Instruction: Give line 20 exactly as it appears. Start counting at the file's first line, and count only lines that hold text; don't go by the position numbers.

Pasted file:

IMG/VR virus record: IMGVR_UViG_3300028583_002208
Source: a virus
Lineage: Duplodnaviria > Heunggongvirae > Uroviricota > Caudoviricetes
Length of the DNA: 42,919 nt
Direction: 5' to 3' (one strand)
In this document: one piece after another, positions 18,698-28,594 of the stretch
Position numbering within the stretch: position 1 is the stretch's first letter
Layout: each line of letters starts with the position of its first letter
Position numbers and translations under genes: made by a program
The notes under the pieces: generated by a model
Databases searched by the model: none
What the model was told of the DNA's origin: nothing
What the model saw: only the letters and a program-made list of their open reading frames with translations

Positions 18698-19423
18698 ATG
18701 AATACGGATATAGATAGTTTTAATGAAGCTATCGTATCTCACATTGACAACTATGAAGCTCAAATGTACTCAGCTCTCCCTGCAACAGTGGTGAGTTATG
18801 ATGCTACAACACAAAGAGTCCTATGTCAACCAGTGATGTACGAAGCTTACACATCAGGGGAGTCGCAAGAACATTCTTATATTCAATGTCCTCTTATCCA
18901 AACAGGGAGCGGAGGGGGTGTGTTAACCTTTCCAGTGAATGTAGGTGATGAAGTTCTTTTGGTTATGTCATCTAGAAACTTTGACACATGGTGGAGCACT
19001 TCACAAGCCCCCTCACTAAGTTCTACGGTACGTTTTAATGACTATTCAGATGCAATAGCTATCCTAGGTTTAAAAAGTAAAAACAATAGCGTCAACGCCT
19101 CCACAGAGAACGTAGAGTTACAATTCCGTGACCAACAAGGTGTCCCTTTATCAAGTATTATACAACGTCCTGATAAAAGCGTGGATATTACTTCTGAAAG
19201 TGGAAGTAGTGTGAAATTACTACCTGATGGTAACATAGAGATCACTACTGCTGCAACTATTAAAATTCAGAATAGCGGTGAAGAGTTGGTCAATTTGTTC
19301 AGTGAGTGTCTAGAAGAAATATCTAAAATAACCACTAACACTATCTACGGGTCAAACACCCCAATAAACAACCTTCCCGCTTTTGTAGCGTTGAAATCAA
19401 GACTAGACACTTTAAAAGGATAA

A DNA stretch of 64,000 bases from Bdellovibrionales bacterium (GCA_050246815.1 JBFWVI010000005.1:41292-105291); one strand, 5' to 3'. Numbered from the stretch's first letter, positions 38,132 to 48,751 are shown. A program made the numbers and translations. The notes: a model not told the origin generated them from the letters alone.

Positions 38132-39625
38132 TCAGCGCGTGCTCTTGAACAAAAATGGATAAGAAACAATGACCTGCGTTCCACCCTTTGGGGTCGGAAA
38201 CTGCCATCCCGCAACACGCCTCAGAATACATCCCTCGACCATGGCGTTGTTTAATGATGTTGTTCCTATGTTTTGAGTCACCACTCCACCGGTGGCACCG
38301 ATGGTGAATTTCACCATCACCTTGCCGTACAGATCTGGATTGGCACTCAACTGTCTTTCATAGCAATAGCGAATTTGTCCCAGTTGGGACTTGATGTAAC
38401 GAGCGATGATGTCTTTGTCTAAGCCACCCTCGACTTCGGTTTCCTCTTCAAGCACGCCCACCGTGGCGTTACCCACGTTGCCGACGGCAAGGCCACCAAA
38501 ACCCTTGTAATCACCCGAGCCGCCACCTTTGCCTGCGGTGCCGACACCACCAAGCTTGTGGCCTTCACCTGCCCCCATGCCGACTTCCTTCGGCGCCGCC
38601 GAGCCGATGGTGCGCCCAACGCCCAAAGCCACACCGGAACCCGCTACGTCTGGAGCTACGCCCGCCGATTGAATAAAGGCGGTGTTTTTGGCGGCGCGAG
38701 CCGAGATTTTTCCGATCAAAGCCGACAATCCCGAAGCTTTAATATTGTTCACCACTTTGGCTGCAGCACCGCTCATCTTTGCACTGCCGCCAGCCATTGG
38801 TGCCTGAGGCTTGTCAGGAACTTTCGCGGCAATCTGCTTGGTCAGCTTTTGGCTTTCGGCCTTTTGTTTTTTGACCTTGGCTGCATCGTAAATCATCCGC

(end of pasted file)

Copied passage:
19101 CCACAGAGAACGTAGAGTTACAATTCCGTGACCAACAAGGTGTCCCTTTATCAAGTATTATACAACGTCCTGATAAAAGCGTGGATATTACTTCTGAAAG